|Alex the Shiva devotee|
Other than to let the Universe decide my fate, I had no plan. And so I got a ride out of Sadhana Forest with two lovely volunteers and went with them to the village of Kuilapalayam: a favourite hangout of forest-dwellers desperate for a sugar, chocolate or cold coffee fix to offset the vegan frugality. As we trundled along the dusty track through the Aurovillean villages we reminisced about Alex the Shiva devotee who had also decided to move on. I had met him one particularly despondent Sunday when, unsolicited, I plopped myself down next to him in the kitchen on the floor amongst the vegetable scraps and began a long soliloquy on loneliness and intimacy. Alex looked at me with his bright eyes and communed with me with such grace, tenderness and understanding. It was only after much later that I thought to ask him his name. I remained very close to Alex for the rest of my time in Sadhana, feeling deeply connected to him and seeing him as a sort of spiritual mentor. On this day I realised that in my haste to leave, I hadn’t said goodbye to him or taken his contact details. But I had faith that the universe wanted me to meet with him again. As the taxi pulled up outside Kofi Bar, I began to laugh – there was Alex. “I was just thinking of how I didn’t say goodbye, but I knew I would see you again” were his first words to me.
|A happier me: doing karma yoga in Auroville|
After my dramatic departure, I had no vision of what I wanted to do, although somehow felt a calling to uncover more about Auroville. I was fascinated by the concept of the place (for background of this true ‘one-off’ of a city read my ‘Surrendering in Pondicherry’ blog) and was keen to get under the skin of it – although I had been warned that it is a “difficult nut to crack”. Tourists aren’t really welcome as most communities are busy getting on with their work. According to its charter Auroville is a place for “servitude to the divine consciousness” I felt the call to undertake more karma yoga (selfless service) and contribute in some way whilst there.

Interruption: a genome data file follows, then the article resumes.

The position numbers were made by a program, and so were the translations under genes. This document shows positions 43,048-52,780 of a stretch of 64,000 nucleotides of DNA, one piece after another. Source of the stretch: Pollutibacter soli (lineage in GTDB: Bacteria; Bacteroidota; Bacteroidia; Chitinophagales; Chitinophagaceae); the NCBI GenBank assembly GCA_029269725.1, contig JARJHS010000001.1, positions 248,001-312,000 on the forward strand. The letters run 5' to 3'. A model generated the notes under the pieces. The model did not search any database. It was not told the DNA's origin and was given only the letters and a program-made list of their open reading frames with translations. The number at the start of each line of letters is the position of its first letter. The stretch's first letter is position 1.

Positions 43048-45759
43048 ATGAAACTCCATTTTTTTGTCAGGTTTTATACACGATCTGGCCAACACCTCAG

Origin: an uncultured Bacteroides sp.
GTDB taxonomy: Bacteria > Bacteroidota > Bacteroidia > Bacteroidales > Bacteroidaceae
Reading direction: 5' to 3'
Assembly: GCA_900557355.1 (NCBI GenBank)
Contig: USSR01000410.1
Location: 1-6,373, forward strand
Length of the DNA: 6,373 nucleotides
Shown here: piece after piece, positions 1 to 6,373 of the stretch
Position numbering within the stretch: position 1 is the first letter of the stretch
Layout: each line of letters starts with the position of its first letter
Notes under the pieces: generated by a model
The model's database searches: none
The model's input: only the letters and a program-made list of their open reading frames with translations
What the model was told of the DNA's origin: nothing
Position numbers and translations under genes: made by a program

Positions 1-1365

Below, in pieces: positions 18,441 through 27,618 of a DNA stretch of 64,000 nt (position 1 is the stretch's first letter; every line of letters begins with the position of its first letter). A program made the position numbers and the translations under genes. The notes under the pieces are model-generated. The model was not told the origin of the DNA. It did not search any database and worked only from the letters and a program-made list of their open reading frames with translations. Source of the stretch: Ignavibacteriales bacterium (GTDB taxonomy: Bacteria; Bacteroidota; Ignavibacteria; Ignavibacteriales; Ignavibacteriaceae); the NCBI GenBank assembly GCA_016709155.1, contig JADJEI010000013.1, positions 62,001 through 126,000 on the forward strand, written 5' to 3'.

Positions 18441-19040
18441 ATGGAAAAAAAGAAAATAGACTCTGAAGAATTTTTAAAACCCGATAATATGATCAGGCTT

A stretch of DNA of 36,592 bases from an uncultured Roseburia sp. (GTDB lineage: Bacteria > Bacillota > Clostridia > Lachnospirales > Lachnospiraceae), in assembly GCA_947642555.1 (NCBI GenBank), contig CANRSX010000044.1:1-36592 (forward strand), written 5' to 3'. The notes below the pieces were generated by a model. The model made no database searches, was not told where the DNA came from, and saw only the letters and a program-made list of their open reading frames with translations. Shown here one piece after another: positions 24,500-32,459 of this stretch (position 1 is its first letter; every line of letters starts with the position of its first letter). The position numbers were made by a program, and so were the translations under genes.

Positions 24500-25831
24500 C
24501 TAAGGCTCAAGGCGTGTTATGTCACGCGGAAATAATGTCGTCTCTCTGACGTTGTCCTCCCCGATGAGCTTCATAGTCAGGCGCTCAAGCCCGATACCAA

|Painting the murals with Sunshine|
There were several other ex Sadhana people in Kofi bar that day, including a girl called Sunshine that I had met briefly and given a reiki treatment to. Perhaps this was the reason why I felt an energetic connection with her – either that or her perennial warmth or (appropriately) sunny smile. She had also left Sadhana early and had noticed a park in Kulapalayam – a beautiful space but it was literally covered in trash and the toilets were unclean and giving off a stench. There was one toy in there. No children. No families. Sunshine is an artist and had the idea to paint the toilet buildings, which were beautifully wrought but from brown, faded brick. So she took the initiative, spoke with a few locals, elders and the manager of Kofi Bar and suggested that she paint up the toilets with bright murals. They warmly embraced the idea, Sunshine bought the paints and she was off to start the project when I arrived. As this was a chance to do some karma yoga, I eagerly offered to pitch in and so it was that I became involved in the ‘Chasing Rainbows’ project.
|Me and my gorgeous neighbours in the village|
Meanwhile, with the help of Markus, a guy I met who was also in the coffee bar that same day, I procured a room in Sunshine’s guesthouse in a small village by the sea – a bamboo attic from which I could hear the sounds of the waves and in the morning, the villagers waking before dawn to sing bhajans, wash pots and build fires in the cool of the still-darkness – the rising wood smoke rousing me from my slumber. I also got myself a scooter – invaluable for bezzing around Auroville which is a sprawling orb of farming communities radiating out from around the golden meditation ball and spiritual centre, the Matrimandir. At night I would drive in the pitch dark (power cuts were frequent and almost half hourly) through the dust, narrowly avoiding sleeping Indians in the road, goats, dogs and cows. Every morning, the women would draw a brand new, unique kollam outside their house in chalks and coloured powder to usher in a new day.
|The Team painting rainbow murals|